Tension got the better of me -- there was a tight turn to fence 3, I overshot, got all floppy and useless in a panic and Solo jumped through the MIDDLE of the oxer. I heard the poles scatter behind us, but the big red boy kept going, so I set my jaw, looked ahead and we finished the rest of the course with no further difficulties. It was my mistake, so I took my 4 penalties, decided I was satisfied (it was a tough course that took down many with stops and crashes) and went to look up our XC time.

Cross Country
The course was walked, every conceivable form of protective boot applied to Solo, my vest zipped up, and both of entered the start box with bright eyes. The thing I love most about this facility's courses is that she wheels the beginner novice course at about 425 mpm -- so you get to RUN. And run we did. And were one of only two to go double clear XC in our division.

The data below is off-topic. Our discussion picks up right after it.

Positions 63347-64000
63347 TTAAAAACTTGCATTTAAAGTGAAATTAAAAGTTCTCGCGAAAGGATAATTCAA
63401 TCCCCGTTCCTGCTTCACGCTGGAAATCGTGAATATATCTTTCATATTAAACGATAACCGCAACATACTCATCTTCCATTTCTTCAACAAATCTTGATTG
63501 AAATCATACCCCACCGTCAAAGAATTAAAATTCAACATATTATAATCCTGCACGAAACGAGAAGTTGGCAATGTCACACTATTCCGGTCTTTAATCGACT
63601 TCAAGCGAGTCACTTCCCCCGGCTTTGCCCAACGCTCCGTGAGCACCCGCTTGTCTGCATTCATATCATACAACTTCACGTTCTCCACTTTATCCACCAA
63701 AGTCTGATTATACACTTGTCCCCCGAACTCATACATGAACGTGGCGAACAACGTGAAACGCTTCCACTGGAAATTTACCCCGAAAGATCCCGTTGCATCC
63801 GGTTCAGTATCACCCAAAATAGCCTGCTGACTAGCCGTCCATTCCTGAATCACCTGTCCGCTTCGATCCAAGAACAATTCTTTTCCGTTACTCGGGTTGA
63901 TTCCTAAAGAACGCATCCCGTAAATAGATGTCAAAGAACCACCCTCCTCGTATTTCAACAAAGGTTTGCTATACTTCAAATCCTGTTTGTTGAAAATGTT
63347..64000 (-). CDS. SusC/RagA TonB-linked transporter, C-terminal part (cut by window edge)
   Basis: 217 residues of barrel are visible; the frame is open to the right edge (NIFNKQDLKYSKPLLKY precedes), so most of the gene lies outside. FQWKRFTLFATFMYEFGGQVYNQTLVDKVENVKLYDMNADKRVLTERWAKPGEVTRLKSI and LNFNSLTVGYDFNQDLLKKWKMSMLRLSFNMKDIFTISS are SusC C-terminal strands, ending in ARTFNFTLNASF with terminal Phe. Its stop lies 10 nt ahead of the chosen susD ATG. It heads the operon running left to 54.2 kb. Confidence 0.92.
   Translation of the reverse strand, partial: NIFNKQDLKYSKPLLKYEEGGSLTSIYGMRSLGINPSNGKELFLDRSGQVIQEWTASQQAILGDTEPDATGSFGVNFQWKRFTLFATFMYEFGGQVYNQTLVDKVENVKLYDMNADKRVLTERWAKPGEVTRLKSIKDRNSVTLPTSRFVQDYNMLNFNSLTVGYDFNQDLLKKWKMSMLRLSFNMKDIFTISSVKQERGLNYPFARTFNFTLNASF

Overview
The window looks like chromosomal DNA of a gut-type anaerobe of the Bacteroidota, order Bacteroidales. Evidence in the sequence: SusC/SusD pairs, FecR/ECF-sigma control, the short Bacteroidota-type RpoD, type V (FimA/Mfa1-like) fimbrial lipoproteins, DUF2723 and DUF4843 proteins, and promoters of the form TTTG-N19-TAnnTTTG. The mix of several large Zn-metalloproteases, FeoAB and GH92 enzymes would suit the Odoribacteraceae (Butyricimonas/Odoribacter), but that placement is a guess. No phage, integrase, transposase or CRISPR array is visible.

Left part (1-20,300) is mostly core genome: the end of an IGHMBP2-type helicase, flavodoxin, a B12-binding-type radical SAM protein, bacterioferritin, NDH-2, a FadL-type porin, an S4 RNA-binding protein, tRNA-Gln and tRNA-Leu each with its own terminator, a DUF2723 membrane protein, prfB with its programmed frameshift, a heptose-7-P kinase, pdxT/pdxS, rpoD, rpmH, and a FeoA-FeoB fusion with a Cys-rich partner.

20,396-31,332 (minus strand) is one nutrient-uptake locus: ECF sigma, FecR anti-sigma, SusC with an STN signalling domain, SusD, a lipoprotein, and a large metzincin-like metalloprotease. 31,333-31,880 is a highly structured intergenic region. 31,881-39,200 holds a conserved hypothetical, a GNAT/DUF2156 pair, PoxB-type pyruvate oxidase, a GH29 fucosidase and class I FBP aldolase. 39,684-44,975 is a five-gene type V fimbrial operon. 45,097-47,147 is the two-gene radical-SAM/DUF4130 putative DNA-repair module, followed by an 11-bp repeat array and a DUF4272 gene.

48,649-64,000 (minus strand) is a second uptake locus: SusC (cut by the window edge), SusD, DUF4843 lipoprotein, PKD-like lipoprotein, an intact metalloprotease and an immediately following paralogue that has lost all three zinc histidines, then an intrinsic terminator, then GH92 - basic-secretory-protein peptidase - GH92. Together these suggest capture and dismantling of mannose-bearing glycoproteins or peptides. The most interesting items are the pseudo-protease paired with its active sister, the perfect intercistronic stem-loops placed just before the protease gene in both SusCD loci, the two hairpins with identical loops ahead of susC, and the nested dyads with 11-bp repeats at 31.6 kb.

Then it was time for a giant wormhole to open, time to turn upside down, the universe to implode and the unthinkable happen.

PhotobucketWait for it....

WE WON OUR DIVISION. I actually read the score sheet about 5 times because I was SURE there had been a typo. But typos there were not and first we indeed were. We got a shiny blue ribbon AND a blue bucket full of goodies. And I pranced. I pranced all the way back to the trailer to track down friend and share much giggling and exclamations and glee. I snapped a quick shot of my tired boy wearing his hard earned decoration and loaded up the truck.

Maybe there was hope for us after all...

November 5, 2009

Painful Plodding Progress

Dressage and I have a love/hate relationship.

I love it.

It hates me.